The Fear of Leaving and Coping Alone



by Annette Young

When you are deep within the clutches of an abusive relationship, you’ll experience a multitude of emotions – mostly negative ones. There may be feelings of depression, a desire to withdraw physically or emotionally and you’ll often feel trapped and alone within the relationship. Although these feelings are negative, they are also very powerful and will keep you hanging in there as the days, weeks and even years go by and your self-esteem erodes. But if life is so unbearable, why not just walk away?

Fear is an intrinsic part of an abusive relationship. If you live with a bully – whether violent or manipulative verbally, you feel the weight of this threat hanging over you constantly. You don’t know when it’s going to happen, you are just pretty damn sure that it will. This perceived and barely concealed threat also causes a chain reaction in emotional terms because the core feeling of frustration, fear and anger manifests outwards into everything you do. It doesn’t matter if it’s the little things in life – cooking, ironing, cleaning…you are always looking over your shoulder in case you are picked up for doing something wrong. Sadly, you always will in the eyes of an abusive partner.

Fear has another effect; it puts a strangle-hold on your leaving. Even if your financial state is healthy, actually packing up to go is another thing altogether. You might say it, shout it and stamp your feet while dramatically throwing things into your suitcase, but your partner knows that his control over you is pretty much secure. What you want inwardly is contrition from him, you want him to say he’s sorry – and mean it. You want him to throw his arms around you and say he’s realised his mistakes and he’ll change. An abusive partner may do that or, he’ll just let you pack and revel in the glee that you won’t ever get to the door and if you do, you’ll never cope without him.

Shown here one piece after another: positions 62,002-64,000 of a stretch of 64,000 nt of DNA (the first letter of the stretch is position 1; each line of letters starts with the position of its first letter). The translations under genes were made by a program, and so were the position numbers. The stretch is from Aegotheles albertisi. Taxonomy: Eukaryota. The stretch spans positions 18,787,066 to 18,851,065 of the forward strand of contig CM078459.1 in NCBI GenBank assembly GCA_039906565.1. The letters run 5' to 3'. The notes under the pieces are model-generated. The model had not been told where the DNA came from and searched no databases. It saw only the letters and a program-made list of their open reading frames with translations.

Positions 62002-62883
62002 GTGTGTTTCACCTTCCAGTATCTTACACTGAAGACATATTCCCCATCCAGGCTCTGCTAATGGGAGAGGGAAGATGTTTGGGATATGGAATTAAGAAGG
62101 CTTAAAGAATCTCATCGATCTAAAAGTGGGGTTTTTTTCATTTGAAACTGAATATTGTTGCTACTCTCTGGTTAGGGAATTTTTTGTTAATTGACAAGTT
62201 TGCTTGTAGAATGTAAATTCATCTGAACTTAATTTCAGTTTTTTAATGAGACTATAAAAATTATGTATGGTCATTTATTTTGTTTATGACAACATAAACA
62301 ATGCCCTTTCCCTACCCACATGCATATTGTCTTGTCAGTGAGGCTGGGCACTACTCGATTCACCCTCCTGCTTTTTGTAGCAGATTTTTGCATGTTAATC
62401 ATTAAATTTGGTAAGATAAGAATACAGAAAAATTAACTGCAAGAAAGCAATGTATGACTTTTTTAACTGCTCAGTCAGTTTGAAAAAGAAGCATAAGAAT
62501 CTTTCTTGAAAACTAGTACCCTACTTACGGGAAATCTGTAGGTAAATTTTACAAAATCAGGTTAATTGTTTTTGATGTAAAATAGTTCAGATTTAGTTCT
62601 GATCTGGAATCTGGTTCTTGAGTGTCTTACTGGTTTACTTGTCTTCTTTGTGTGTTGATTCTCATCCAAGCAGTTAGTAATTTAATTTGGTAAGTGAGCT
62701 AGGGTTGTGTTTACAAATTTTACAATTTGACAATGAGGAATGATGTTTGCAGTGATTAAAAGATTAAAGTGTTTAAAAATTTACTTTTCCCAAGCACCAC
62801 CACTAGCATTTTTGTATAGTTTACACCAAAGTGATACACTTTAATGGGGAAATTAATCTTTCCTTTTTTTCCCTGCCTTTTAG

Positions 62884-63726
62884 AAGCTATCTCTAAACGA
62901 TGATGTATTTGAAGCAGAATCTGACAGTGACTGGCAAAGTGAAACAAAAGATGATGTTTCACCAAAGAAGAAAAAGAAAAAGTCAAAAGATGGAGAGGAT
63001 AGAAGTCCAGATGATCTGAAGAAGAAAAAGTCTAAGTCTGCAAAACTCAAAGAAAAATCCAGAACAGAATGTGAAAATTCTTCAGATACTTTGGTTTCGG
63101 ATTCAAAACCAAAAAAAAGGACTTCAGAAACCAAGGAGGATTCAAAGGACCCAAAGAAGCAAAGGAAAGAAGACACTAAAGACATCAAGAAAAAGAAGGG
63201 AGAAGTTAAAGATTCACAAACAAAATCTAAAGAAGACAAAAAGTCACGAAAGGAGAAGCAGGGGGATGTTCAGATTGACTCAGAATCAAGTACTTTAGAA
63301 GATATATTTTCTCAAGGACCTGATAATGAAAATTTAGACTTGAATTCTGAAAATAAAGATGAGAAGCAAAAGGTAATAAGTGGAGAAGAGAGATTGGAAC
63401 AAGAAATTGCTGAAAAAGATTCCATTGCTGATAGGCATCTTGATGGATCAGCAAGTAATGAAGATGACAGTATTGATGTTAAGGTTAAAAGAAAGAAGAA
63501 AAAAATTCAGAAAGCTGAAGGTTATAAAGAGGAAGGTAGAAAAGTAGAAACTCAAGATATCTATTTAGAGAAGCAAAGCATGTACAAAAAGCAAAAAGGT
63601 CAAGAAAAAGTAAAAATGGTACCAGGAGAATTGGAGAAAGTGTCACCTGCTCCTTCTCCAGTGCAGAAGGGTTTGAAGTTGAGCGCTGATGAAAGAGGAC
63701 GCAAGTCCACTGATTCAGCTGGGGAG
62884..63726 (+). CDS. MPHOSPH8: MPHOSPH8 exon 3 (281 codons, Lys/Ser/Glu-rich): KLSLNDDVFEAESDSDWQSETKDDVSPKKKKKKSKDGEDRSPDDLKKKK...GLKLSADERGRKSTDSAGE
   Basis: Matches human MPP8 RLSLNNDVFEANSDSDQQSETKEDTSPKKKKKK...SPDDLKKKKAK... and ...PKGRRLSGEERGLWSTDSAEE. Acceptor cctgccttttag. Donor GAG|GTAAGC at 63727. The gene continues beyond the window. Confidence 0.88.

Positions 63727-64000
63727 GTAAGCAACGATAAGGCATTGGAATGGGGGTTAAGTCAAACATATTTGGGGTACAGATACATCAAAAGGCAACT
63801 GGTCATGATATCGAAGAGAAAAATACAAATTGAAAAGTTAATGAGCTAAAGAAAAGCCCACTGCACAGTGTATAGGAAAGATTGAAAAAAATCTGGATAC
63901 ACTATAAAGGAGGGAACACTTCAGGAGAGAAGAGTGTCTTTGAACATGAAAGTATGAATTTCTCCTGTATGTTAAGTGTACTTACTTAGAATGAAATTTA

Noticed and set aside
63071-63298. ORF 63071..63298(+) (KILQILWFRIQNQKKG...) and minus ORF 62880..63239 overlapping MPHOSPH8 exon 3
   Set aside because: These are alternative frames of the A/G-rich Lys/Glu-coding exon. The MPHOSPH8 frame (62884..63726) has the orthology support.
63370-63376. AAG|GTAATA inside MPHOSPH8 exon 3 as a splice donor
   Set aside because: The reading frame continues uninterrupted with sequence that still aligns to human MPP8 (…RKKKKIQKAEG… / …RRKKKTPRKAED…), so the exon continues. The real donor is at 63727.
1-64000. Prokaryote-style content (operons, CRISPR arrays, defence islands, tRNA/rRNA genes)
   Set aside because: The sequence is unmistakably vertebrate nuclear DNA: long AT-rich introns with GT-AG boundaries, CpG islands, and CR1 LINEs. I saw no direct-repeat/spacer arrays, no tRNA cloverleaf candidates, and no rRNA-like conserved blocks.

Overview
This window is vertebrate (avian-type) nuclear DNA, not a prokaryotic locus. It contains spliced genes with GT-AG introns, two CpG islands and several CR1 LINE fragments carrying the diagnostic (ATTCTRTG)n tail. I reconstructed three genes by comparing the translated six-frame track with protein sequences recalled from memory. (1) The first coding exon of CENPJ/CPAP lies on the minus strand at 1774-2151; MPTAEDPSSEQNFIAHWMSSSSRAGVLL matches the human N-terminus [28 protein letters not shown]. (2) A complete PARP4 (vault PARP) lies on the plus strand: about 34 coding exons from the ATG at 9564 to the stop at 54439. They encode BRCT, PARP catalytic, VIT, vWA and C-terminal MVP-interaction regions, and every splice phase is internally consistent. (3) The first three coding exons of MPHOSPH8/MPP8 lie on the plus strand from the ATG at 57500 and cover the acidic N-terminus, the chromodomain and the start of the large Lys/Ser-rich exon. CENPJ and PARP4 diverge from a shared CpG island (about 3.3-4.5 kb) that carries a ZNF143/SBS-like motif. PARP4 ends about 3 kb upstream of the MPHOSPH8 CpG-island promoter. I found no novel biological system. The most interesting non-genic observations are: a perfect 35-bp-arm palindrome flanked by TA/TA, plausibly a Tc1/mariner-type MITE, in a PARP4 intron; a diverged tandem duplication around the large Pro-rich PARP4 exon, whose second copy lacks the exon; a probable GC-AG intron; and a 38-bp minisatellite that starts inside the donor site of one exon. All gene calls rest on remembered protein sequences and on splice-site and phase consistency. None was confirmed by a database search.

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But there’s your real fear, will you cope without him? This terrifying fear residing right in the heart of you has the power to overcome the fear of staying with him. Make no mistake – this fear is crippling your chances of escaping and finding someone decent, one who truly cares for you.

So let’s figure out if you can survive without the bully in your life:

  • No more insidious or cutting remarks
  • No more physical threats
  • The chance to live your life as you see fit
  • The potential for inner peace and well-being

From my perspective, one who’s faced the same dilemmas as you, life on the outside of a relationship is pretty good. I’d choose peace and quiet and contentment over a torturous and volatile relationship any time. The hardest part of starting over is actually walking out the door. It takes courage and sometimes it takes time before that ‘last straw’ snaps and you are finally ready to take action. Believe me, once you have done so, life starts getting dramatically easier.

Does this article resonate with you? Need to find out more about emotional abuse?

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